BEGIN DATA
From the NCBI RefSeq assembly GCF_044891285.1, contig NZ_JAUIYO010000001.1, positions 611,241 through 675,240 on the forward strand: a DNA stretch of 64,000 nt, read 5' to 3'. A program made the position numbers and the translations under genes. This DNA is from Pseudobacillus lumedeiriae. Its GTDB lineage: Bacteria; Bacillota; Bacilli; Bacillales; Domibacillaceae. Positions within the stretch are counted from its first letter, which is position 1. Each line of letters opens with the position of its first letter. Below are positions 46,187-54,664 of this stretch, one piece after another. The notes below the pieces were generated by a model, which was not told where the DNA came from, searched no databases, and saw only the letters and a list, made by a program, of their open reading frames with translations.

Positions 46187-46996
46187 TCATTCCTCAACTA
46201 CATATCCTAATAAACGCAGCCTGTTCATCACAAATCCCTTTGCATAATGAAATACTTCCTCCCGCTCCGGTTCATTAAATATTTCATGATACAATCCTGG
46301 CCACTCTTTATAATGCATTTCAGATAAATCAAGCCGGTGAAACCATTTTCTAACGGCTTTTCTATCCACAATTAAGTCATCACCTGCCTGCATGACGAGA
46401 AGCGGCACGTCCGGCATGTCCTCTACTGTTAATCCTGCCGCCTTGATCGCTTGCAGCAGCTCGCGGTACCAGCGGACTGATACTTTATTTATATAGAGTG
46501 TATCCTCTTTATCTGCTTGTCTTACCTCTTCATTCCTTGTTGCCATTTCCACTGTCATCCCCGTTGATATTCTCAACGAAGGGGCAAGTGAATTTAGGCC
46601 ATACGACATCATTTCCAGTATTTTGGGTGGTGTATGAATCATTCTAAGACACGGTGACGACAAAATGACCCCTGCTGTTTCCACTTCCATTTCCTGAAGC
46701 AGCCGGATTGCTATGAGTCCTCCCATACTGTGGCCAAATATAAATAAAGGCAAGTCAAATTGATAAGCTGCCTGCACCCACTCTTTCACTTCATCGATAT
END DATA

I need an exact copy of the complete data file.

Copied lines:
From the NCBI RefSeq assembly GCF_044891285.1, contig NZ_JAUIYO010000001.1, positions 611,241 through 675,240 on the forward strand: a DNA stretch of 64,000 nt, read 5' to 3'. A program made the position numbers and the translations under genes. This DNA is from Pseudobacillus lumedeiriae. Its GTDB lineage: Bacteria; Bacillota; Bacilli; Bacillales; Domibacillaceae. Positions within the stretch are counted from its first letter, which is position 1. Each line of letters opens with the position of its first letter. Below are positions 46,187-54,664 of this stretch, one piece after another. The notes below the pieces were generated by a model, which was not told where the DNA came from, searched no databases, and saw only the letters and a list, made by a program, of their open reading frames with translations.

Positions 46187-46996
46187 TCATTCCTCAACTA
46201 CATATCCTAATAAACGCAGCCTGTTCATCACAAATCCCTTTGCATAATGAAATACTTCCTCCCGCTCCGGTTCATTAAATATTTCATGATACAATCCTGG
46301 CCACTCTTTATAATGCATTTCAGATAAATCAAGCCGGTGAAACCATTTTCTAACGGCTTTTCTATCCACAATTAAGTCATCACCTGCCTGCATGACGAGA
46401 AGCGGCACGTCCGGCATGTCCTCTACTGTTAATCCTGCCGCCTTGATCGCTTGCAGCAGCTCGCGGTACCAGCGGACTGATACTTTATTTATATAGAGTG
46501 TATCCTCTTTATCTGCTTGTCTTACCTCTTCATTCCTTGTTGCCATTTCCACTGTCATCCCCGTTGATATTCTCAACGAAGGGGCAAGTGAATTTAGGCC
46601 ATACGACATCATTTCCAGTATTTTGGGTGGTGTATGAATCATTCTAAGACACGGTGACGACAAAATGACCCCTGCTGTTTCCACTTCCATTTCCTGAAGC
46701 AGCCGGATTGCTATGAGTCCTCCCATACTGTGGCCAAATATAAATAAAGGCAAGTCAAATTGATAAGCTGCCTGCACCCACTCTTTCACTTCATCGATAT